Susan Colville-Hall, Ph.D., Professor Emeritus, The University of Akron
I am most humbled by the recognition given to me by such a prestigious group of individuals, teachers and educators, my colleagues and friends, my peers. Thank you OFLA Board and thank you OFLA members.
About 47 years ago, I attended my first foreign language conference in Ohio. I was lucky because I learned from mentors early on about the importance and empowerment of attending professional conferences. I am forever indebted to June Gilliam, my mentor from Cleveland Heights, and to Dr. Edward Allen, my methods professor. Those professional meetings in the Ohio Union at OSU and the 1968 AATF meeting in Detroit really left an indelible impression on me and have stayed with me my entire life.
In the years since I thoroughly enjoyed my role as a classroom teacher in private and public institutions and as a teacher educator at the University of Akron. But I have to say the learning was and is a two way street. We now know that students teach their teachers a great deal. And I have learned a great deal over the 45 years I have spent in the profession. Now that I have more time, I have reconnected to students I had in the 70s thanks to Facebook and hope to connect to others. And I especially look forward to seeing former students at conferences like OFLA’s.
I am particularly fond of the years I served on the OFLA Board and camaraderie that resulted from my service to the profession. I encourage every one of you to find a way to serve as a board member, as an OFLA volunteer, as a NEOLA steering committee member or otherwise. You will come away with so much more in professional development than you will give.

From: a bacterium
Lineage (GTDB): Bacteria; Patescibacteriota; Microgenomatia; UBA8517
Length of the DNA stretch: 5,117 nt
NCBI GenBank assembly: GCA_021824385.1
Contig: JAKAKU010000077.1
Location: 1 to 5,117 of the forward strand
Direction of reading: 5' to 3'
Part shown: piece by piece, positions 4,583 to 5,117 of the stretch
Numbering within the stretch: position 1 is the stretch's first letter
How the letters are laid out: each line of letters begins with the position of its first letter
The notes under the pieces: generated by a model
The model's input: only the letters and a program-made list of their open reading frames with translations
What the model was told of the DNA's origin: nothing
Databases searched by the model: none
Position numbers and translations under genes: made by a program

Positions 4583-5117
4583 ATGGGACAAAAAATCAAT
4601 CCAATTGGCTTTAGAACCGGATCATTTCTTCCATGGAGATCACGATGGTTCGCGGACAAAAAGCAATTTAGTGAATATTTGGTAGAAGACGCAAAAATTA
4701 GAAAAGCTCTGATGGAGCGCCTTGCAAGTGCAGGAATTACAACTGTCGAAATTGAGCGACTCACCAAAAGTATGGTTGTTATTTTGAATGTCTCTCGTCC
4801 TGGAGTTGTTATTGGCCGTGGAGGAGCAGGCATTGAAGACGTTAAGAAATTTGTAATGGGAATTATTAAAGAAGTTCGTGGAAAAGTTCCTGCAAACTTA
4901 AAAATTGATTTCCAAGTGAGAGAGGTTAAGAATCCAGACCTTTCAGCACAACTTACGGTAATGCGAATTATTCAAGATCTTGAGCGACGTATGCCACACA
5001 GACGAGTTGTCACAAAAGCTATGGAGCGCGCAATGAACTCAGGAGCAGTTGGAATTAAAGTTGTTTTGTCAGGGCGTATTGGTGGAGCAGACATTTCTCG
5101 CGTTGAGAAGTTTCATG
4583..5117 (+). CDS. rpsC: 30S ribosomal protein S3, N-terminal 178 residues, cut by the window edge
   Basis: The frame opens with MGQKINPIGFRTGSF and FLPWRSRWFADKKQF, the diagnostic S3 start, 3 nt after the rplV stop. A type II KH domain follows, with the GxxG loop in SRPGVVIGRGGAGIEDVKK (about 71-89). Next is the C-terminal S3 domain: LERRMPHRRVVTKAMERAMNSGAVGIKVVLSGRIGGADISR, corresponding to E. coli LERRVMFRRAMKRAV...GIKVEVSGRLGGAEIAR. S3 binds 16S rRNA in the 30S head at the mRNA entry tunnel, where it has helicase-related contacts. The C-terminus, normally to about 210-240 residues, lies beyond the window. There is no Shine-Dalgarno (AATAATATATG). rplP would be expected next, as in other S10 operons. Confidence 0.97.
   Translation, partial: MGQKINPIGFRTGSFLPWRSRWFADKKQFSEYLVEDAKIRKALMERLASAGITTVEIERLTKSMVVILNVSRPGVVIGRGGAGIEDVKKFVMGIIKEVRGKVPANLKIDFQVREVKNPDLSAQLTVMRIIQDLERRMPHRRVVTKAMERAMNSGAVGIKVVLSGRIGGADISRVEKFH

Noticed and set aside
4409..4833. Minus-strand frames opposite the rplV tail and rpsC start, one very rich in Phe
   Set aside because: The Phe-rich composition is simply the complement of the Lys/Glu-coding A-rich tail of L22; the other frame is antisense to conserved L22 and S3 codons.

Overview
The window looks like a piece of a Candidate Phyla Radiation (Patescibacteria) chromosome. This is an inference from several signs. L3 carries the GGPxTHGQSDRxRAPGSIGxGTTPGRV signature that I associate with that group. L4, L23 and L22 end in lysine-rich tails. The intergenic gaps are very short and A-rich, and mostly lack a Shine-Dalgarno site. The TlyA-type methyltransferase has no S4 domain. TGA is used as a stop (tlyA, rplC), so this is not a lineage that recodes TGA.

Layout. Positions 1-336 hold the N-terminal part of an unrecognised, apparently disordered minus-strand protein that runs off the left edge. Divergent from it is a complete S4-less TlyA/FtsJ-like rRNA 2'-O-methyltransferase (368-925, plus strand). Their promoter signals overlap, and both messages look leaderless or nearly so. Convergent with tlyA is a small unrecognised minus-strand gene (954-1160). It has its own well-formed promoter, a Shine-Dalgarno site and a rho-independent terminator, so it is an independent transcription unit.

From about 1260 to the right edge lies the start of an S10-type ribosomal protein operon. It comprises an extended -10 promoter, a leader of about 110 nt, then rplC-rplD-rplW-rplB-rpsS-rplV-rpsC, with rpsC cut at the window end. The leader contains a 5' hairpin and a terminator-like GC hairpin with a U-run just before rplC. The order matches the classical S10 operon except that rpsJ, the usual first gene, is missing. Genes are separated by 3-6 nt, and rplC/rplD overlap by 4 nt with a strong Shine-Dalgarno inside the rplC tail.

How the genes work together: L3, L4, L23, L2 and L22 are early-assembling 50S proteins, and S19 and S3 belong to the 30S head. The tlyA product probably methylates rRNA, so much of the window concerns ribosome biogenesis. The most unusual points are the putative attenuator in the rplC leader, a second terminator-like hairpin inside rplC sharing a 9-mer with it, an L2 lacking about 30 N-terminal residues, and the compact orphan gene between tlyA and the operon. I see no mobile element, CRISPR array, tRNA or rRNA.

Looking at the wide variety of offerings in 2014 OFLA Conference program, the excitement that all attendees brought to the conference, and the great organization of this body, I know that I can retire knowing that foreign languages in Ohio are in good hands.
But, I do have one request of all of you who are K-12 teachers: Please find a way to welcome a student teacher in your classroom or to mentor a new teacher in your district. It’s the best way to guarantee the future of our profession. And with the complications that teacher evaluations add to your busy and stressed life, we know it is easy to say “no.” But we need you to say “yes.” We need great mentors and classrooms where young teachers can learn and grow professionally.
Thank you for the wonderful time in this profession. I have enjoyed working with you and look forward to hearing about the wonderful things you are doing.
Thank you all,